July 19. 2012. At 6:30 p.m., everything was running smoothly. Billy Joe Shaver and his band had sound checked with “Georgia On A Fast Train” and “Live Forever.” The equipment was working perfectly. The sound was tremendous, a tight blend of rock and country. Bowling Green’s own Songfarmers had opened the show with a fine set of original tunes. But unbeknownst to the crowd, ominous storm clouds were gathering over the Bowling Green area.
At 7:30 p.m., Billy Joe Shaver steps onstage, says hello, confers with the band for a moment, introduces the first song (“Georgia On A Fast Train”)…and the entire place goes pitch black. Lightning of Biblical proportions had taken the electricity out. We sat in perfect darkness. Mother Nature had spoken. She had seen fit to set us back a century or so. The staff at The Warehouse began passing out small candles for each table (and the stage). Our only reminder of the 21st century were the cellphones rising one by one throughout the crowd.
So what does Shaver do? Well, what any true professional would do. The show must go on. He and his band came off stage to be closer to the audience, then proceeded to play the gig—just two acoustic guitars, a harmonica, a drum, and that iconic voice. It was like being in Shaver’s living room with a group of good friends. No one complained about the lack of electricity. No one left. No one felt cheated. If anything, we all felt rewarded. We were treated to a one-of-a-kind performance—the kind that gets mention in music folklore: “I was there when Billy Joe Shaver raised the rafters and shook the floor with no P.A. or electricity at ALL.”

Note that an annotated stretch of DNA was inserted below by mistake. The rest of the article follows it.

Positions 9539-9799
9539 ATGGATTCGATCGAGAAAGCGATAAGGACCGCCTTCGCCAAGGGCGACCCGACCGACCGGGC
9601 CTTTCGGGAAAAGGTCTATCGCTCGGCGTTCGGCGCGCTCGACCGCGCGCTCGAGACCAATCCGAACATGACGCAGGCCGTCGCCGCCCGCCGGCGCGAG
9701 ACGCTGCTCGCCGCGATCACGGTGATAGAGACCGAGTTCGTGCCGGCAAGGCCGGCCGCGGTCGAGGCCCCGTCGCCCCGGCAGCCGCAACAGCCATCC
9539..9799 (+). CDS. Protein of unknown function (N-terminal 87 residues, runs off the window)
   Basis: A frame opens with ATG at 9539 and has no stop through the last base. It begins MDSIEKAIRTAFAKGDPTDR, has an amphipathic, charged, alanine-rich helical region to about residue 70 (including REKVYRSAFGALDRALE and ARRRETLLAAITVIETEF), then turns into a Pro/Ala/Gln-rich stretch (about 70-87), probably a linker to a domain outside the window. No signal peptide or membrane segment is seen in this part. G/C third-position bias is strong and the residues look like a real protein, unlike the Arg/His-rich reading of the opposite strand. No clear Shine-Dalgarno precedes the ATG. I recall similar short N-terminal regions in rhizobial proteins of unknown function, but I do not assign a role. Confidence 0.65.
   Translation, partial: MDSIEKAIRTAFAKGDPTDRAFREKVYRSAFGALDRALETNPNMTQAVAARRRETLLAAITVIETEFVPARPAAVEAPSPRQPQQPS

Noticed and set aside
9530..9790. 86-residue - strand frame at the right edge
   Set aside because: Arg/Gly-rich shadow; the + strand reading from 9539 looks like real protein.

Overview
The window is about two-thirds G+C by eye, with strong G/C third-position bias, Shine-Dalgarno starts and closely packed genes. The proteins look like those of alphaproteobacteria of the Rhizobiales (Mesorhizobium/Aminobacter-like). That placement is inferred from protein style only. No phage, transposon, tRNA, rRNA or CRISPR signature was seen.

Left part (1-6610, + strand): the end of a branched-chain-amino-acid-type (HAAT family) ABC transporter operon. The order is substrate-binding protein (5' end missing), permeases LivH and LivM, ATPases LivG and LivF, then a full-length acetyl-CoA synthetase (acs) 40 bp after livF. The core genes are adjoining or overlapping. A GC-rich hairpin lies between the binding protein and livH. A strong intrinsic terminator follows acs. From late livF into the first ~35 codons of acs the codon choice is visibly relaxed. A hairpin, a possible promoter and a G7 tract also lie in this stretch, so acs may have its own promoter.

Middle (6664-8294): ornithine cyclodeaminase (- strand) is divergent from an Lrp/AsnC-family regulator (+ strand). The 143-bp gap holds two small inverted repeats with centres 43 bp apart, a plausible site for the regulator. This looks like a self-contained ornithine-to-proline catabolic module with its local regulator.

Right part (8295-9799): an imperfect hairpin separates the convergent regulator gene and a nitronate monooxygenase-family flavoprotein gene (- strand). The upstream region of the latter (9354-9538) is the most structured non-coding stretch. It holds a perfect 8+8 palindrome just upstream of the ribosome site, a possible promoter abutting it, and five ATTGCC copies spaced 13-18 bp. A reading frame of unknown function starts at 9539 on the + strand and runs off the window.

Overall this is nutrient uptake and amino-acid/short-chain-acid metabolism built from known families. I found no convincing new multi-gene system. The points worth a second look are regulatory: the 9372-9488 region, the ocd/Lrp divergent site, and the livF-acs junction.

He played the hits, a few new songs, regaled the crowd with personal stories, and even played requests. Not once did he complain over the lack of electrical power. There was no frustration, not even a frown. He even seemed to enjoy the situation, breaking into laughs and ribald stories. During his achingly beautiful performances of “When The Fallen Angels Fly” and “Live Forever,” you could have heard a pin drop. The crowd was transfixed. I was on the verge of tears.
For an hour and a half, he gave the people what they wanted to hear–legendary songs stripped down to their bare essence. No bells, no whistles, no frills. Just the music—a pitch-perfect definition of Billy Joe Shaver. It was the most appropriate performance I’ve ever witnessed.
Who needs electricity? God 1, Edison 0.
~ Michael Franklin
Photos by Stephanie Franklin
Michael Franklin is the Media & Reserves Specialist at Western Kentucky University’s Visual & Performing Arts Library (VPAL). Michael is also a professional musician and sound engineer. He is currently recording his 6th CD with his best friends Screenlast 6.0 and Audacity Sourceforge. He thinks Iggy Pop is the greatest singer in the history of music. If you disagree, you’re wrong. You better ask somebody.
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